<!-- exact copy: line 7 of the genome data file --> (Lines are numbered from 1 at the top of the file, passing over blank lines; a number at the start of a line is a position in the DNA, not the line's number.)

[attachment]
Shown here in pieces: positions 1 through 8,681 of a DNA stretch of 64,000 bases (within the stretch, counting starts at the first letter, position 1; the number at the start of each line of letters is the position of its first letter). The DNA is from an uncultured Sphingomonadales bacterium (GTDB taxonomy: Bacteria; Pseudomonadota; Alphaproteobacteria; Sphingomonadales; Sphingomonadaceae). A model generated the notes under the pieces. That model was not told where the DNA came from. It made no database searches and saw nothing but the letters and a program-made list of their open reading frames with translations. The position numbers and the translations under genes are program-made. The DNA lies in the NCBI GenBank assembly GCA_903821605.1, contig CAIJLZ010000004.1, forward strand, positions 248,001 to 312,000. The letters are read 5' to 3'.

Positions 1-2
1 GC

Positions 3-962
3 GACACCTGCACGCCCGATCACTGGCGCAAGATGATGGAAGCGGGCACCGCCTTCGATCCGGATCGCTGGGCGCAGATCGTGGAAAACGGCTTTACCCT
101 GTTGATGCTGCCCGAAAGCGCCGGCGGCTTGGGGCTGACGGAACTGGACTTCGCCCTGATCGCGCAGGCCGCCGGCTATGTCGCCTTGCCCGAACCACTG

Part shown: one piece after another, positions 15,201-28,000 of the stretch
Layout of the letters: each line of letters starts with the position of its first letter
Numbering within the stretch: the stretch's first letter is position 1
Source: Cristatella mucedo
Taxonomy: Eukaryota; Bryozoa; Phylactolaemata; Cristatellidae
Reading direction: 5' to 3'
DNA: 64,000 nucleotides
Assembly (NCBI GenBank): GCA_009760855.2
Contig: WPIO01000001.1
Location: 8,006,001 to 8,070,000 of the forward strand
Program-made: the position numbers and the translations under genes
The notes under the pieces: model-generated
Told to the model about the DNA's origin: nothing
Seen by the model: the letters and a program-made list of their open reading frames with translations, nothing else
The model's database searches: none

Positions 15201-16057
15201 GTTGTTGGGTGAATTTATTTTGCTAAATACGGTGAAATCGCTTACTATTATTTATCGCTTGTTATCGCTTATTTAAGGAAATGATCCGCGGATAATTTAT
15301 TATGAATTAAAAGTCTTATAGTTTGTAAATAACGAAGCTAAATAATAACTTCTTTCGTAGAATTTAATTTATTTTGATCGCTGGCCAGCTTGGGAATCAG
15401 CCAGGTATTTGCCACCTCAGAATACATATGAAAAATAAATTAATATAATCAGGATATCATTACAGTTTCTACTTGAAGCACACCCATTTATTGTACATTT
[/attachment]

Part shown: one piece after another, positions 15,201-28,000 of the stretch